I didn’t do recruitment in the fall for freshman and sophomore year because frankly it’s tiring and just didn’t seem like something I’d enjoy. I didn’t want to sit for 5 hours, whether that be on Zoom or in person, being thrown around from table to table meeting new people. As lovely as the people are, I just didn’t have the mental stamina nor capacity to handle that much interaction.

I think, for me, one of the hardest things about MIT that doesn’t really get touched on the blogs are the stereotypes that surround your living group, whether that be your dorm, frat, srat, or independent living group. One of the great things about MIT is how varied our living situations are, how each group has such a strong and rich culture to it. Simultaneously, though, this breeds stereotypes and expectations and misconceptions.

Living in Random Hall, known to be a small, quirky, counter-culture dorm on par with that of EC, I experienced a lot of strange things I didn’t expect.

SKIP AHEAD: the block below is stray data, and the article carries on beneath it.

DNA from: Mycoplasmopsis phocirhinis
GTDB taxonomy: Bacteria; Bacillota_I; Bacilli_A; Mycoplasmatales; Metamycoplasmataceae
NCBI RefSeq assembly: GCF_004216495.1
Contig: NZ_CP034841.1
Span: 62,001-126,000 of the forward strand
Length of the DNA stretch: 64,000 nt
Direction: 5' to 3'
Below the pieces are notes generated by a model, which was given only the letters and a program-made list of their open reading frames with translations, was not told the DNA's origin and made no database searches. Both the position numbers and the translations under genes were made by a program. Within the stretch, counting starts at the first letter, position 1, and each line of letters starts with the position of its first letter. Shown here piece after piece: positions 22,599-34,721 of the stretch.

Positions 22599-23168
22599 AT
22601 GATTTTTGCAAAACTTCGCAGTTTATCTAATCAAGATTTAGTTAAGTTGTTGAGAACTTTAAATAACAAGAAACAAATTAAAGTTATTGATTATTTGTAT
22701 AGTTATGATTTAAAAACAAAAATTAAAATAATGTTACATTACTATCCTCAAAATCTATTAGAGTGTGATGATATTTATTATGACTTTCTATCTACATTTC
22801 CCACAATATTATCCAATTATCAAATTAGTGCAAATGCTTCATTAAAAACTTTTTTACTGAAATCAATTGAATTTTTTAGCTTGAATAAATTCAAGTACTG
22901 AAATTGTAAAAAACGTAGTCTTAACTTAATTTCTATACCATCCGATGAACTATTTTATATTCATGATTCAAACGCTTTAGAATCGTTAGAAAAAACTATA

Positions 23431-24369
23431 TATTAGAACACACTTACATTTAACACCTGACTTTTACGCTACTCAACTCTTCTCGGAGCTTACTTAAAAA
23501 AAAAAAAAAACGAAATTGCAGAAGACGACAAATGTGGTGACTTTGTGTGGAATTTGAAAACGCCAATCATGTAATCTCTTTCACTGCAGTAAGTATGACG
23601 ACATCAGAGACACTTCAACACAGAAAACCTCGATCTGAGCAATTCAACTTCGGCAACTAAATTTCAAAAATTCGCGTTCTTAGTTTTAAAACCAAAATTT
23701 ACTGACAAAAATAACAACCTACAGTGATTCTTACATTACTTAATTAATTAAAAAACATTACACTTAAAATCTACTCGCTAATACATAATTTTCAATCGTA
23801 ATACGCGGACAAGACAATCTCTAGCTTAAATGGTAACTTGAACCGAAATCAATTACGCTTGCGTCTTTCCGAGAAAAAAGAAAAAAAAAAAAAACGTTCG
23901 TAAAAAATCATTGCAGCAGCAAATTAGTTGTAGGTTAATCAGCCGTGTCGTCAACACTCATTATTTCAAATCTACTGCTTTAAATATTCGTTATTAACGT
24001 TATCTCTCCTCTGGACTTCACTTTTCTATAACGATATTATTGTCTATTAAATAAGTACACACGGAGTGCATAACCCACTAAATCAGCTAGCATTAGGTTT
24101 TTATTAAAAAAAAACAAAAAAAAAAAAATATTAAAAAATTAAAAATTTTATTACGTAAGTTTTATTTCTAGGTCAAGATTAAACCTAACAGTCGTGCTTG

People would often immediately think I was weird off the bat, just for where I lived. They’d assume that I’d be a little quirky or off or awkward, or they’d kind of just give me a onceover, hear I’m from Random, and move on to someone else they could relate more with.

Granted, this was most prevalent in the beginning of my freshmen year, when freshmen are tainted only by stereotypes rather than experiences.

This was pretty harmful to my experience and I felt this desperate need to be popular at MIT, to prove that living in Random Hall did not define me as a person.

As much as I loved Random, I started to feel as if living there placed me in a box. Quite literally as much as figuratively. Being a dorm so far removed from campus, isolated in our little island in Central, you often only interact with Random people unless you really, really make the effort to branch out.

I remember having this conversation with one of my floormates at the time, who often said she felt locked in by Random. That the dorm spoke first for her rather than her speaking first. She hated the misconceptions and she often felt that Random held her back from being social on campus.

I started to realize I felt the same way.